If you live in the city of Madison and own a non-electric vehicle, you paid $85 to the state, $40 to the city, and $28 to Dane County in wheel taxes this year. That’s an annual total of $153. The similar story is increasingly true in many other Wisconsin communities. According to a new report, local governments across the state are increasingly turning to wheel taxes as a way to generate revenue — one of few options for municipalities and counties.
The report, titled “Locals Give the Wheel Taxes the Gas,” finds that wheel tax revenues tripled between 2017 and 2021. And it’s a recent phenomenon – a decade ago, the revenue generated by local governments by the flat tax was just $7.5 million. In 2021, municipalities and counties collected a combined $62.8 million.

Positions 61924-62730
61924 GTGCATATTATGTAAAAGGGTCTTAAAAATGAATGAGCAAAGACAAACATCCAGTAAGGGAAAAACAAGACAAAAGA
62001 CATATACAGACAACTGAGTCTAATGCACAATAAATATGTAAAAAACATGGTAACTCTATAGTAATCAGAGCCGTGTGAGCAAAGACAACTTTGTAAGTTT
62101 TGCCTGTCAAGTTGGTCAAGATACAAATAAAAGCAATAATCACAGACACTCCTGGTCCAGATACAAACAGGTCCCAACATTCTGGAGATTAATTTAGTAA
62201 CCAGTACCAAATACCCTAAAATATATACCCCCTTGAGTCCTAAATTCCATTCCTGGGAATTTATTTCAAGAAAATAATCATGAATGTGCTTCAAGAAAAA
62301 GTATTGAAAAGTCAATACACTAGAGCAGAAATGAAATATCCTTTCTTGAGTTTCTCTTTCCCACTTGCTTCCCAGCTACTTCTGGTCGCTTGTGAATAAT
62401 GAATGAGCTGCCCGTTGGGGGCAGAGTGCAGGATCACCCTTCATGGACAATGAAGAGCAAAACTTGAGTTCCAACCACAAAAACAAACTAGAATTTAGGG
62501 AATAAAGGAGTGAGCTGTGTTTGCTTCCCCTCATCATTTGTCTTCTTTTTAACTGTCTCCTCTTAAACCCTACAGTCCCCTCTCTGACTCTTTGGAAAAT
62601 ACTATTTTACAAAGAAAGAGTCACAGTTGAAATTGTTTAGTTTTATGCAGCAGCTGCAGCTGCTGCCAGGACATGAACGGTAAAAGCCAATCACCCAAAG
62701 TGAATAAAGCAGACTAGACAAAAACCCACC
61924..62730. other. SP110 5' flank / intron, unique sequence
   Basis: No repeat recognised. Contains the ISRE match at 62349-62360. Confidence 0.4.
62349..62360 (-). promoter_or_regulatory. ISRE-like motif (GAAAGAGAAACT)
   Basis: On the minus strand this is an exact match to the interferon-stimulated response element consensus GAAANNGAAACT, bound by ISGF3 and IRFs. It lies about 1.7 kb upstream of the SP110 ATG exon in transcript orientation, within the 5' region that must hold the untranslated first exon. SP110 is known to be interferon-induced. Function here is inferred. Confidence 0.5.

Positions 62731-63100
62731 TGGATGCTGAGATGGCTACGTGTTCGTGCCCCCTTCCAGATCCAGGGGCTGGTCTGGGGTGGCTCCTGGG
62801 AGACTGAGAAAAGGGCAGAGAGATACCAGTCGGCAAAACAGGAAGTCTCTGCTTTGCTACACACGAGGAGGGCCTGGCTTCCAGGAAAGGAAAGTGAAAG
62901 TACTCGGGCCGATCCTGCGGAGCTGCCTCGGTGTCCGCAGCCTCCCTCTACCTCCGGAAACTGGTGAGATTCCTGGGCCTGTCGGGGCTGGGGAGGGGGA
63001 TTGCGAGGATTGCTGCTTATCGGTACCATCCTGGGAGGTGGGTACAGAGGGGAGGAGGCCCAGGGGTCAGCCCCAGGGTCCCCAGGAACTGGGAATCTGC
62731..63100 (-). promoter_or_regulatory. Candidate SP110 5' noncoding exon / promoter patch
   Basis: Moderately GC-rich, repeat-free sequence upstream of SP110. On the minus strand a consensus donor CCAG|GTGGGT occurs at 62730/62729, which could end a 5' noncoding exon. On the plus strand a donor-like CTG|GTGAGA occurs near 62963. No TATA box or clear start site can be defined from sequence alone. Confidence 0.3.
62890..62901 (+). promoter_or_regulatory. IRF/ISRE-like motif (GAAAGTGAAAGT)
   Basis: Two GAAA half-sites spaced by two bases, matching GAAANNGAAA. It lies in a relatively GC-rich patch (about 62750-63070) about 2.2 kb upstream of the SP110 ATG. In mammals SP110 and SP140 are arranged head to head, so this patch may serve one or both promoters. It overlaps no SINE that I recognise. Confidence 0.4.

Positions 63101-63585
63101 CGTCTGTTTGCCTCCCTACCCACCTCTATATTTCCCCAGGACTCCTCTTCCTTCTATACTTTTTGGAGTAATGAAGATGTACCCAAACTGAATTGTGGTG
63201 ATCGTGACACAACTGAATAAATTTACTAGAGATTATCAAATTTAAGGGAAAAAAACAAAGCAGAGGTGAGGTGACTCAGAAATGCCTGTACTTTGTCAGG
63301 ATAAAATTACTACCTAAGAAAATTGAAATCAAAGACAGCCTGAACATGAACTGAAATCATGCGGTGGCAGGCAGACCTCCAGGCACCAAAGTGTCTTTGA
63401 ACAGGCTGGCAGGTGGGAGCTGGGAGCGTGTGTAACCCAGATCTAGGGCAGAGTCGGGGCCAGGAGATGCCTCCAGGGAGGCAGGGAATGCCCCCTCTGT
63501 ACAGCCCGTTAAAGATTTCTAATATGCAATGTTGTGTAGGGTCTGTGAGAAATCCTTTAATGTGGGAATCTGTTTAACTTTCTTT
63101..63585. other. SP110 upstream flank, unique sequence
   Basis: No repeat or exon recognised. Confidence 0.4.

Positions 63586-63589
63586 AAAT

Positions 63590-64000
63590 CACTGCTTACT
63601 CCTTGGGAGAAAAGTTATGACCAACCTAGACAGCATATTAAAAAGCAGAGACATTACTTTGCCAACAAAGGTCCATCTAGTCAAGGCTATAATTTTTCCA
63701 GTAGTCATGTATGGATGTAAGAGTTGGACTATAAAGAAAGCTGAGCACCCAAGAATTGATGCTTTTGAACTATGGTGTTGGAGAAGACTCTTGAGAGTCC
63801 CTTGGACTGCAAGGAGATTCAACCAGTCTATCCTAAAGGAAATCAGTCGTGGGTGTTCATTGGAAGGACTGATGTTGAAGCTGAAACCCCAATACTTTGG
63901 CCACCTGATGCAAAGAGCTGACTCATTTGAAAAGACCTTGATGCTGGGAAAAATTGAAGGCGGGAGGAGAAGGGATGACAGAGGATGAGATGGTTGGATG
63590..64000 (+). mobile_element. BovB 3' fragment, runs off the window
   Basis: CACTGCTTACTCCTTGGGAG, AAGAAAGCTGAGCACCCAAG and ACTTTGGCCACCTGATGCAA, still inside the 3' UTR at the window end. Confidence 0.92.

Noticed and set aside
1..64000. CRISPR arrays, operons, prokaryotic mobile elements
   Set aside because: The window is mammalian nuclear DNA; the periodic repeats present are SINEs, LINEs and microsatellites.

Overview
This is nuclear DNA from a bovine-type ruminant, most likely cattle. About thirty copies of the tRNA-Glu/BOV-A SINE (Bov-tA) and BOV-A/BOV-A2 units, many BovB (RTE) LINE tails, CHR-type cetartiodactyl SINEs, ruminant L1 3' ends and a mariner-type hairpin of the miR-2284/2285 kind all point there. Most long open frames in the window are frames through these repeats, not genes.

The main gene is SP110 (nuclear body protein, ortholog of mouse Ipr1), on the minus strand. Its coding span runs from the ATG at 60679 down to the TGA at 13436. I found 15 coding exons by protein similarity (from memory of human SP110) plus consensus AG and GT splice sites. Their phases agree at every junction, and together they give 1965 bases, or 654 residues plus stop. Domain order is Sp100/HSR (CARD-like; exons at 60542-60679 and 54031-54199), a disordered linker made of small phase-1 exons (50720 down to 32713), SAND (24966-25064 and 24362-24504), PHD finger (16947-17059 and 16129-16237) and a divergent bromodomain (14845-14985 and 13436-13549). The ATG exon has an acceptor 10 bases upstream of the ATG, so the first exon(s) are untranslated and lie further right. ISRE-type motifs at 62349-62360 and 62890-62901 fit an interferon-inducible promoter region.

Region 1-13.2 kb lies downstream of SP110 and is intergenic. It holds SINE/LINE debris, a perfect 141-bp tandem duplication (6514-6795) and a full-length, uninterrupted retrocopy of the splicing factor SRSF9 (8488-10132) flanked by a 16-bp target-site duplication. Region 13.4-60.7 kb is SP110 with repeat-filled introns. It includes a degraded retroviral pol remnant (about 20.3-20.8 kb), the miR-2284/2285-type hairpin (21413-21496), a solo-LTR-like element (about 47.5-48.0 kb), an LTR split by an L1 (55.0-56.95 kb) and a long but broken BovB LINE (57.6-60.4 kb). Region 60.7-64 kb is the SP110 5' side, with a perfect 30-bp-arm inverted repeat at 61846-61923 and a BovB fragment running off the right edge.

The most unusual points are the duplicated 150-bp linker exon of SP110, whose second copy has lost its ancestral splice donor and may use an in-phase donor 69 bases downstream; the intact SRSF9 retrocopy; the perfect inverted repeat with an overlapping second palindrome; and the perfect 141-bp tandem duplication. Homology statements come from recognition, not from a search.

For more on the wheel tax, what it funds, alternatives, and even a look ahead to road funding politics in the 2022 election, News Director Chali Pittman hopped on the line with Jason Stein, a researcher with the Wisconsin Policy Forum and author of the new brief.
Feature photo by Chali Pittman. Above image courtesy Wisconsin Policy Forum.